§ 34. Mr. Skeffington
asked the Minister of Agriculture, Fisheries and Food if he is now in a position to say when the Government will implement the recommendations of the Committee on Hedgerow and Farm Timber.
§ Mr. John Hare
The Committee reached the conclusion that more trees should be planted in hedgerows and on farms, to improve the supply of homegrown timber, to provide shade and shelter for stock, and to maintain the beauty of the countryside; and that encouragement to do so should be given to all those who own or manage land. Most of the recommendations do not call for legislative action.
The Government accept the general view of the Committee on these matters 597 and in particular the emphasis on voluntary action. We propose to take such steps as may be appropriate on the detailed recommendations. But we cannot accept the Committee's recommendation that, where his landlord disagrees, the tenant farmer should be given the statutory right to plant trees, subject to the consent of my right hon. Friend the Secretary of State for Scotland or myself. Nor do we consider it appropriate to introduce a new grant to encourage tree planting on farms. The Forestry Commission has, however, decided to reduce to one acre the minimum area on which it will pay a planting grant, and shelter belts are among the items which qualify for grant under the Farm Improvements Scheme.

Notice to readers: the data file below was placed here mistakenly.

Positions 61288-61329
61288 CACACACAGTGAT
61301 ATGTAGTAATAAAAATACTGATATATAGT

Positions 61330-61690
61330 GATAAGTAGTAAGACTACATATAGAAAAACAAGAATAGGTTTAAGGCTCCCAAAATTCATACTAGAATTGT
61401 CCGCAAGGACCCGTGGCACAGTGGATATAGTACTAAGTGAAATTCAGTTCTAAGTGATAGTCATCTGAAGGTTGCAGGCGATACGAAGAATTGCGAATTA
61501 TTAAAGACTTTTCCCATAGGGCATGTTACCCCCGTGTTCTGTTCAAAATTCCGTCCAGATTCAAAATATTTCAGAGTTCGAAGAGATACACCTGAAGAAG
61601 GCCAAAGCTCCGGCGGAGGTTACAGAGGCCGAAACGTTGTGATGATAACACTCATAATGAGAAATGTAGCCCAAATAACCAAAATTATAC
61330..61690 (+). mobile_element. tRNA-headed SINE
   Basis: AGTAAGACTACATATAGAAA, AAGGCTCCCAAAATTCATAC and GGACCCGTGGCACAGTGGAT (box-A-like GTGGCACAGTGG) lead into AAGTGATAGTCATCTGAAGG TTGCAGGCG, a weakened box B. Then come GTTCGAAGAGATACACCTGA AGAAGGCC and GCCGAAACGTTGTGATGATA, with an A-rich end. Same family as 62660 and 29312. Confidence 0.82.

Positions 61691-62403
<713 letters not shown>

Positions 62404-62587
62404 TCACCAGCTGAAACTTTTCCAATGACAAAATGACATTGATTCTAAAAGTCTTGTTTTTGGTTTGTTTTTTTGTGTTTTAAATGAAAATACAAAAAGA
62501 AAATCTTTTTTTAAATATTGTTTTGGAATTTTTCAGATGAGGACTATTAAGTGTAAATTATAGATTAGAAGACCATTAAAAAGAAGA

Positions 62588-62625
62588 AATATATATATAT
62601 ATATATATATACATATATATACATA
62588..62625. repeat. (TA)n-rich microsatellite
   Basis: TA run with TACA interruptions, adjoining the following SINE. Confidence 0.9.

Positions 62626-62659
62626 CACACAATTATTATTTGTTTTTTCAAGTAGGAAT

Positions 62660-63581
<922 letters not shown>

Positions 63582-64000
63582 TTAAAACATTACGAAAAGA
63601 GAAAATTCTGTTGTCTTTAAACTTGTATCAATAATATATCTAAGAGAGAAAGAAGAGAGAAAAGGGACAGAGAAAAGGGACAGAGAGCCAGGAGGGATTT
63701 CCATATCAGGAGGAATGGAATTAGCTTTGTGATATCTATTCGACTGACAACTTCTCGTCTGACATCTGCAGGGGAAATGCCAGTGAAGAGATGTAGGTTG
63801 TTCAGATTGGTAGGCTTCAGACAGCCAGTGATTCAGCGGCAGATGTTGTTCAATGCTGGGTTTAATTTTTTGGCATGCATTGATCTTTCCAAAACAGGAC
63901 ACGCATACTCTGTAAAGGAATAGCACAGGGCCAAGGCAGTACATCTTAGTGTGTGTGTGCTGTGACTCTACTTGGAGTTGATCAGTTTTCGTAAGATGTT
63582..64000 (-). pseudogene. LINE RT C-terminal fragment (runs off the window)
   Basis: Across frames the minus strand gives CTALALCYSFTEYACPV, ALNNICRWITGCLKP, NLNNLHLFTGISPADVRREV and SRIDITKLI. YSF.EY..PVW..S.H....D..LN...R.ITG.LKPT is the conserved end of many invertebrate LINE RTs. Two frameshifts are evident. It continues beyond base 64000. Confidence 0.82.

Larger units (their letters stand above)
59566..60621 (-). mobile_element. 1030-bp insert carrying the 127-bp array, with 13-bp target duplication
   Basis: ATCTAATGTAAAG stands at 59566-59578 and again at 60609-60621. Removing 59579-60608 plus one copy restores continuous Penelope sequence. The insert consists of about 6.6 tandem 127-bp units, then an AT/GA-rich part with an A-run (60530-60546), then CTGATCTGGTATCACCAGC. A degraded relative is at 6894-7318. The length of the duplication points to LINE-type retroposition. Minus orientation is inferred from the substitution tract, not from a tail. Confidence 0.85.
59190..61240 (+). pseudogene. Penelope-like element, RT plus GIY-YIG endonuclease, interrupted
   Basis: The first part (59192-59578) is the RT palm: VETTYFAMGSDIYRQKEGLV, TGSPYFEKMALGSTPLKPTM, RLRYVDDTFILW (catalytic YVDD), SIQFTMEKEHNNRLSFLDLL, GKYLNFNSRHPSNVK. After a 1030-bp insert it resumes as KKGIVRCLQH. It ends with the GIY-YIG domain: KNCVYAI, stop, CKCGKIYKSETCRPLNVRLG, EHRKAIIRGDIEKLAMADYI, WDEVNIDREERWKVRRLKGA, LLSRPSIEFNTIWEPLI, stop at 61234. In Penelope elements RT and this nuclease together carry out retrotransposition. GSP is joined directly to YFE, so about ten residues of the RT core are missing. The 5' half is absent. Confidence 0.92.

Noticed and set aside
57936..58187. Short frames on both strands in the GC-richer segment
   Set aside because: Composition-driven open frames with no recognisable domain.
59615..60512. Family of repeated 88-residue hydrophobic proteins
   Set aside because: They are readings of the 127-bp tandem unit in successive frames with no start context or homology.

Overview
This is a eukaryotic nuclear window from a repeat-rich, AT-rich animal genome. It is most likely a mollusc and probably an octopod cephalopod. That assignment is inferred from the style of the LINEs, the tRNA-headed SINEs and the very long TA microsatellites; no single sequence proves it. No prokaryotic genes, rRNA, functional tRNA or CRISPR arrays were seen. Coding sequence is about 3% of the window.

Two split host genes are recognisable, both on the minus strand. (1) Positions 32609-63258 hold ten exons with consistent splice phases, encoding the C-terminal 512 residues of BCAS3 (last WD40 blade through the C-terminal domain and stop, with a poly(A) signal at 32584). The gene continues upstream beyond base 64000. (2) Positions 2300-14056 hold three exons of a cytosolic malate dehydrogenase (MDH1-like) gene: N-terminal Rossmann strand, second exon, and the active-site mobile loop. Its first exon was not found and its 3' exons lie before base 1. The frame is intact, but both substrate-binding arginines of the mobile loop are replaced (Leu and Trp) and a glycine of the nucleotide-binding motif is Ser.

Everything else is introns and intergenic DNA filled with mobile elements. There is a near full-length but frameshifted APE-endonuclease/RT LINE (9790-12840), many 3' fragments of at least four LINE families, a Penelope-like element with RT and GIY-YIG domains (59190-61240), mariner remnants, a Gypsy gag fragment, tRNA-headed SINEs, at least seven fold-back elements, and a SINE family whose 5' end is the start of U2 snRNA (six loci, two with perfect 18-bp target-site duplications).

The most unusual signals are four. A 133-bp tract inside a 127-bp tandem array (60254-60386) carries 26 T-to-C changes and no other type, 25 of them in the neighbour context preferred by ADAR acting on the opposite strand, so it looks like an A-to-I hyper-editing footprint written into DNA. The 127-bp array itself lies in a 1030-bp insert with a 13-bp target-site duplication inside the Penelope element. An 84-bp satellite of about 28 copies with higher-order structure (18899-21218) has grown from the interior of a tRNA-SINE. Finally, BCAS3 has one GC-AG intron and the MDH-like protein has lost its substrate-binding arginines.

§ Mr. Skeffington
May I thank the Minister for that Answer, which was promised by his predecessor in July of last year, and ask whether he is aware that, because there has been some delay in the decision of the Government, a good deal of hedge timber has been cleared, in fact a good deal of hedgerow has been lost as an amenity? Is the Minister aware that there is some danger to soil conservation, particularly in the Home Counties, because of this delay, and will he use every means at his disposal to see that these recommendations are carried out?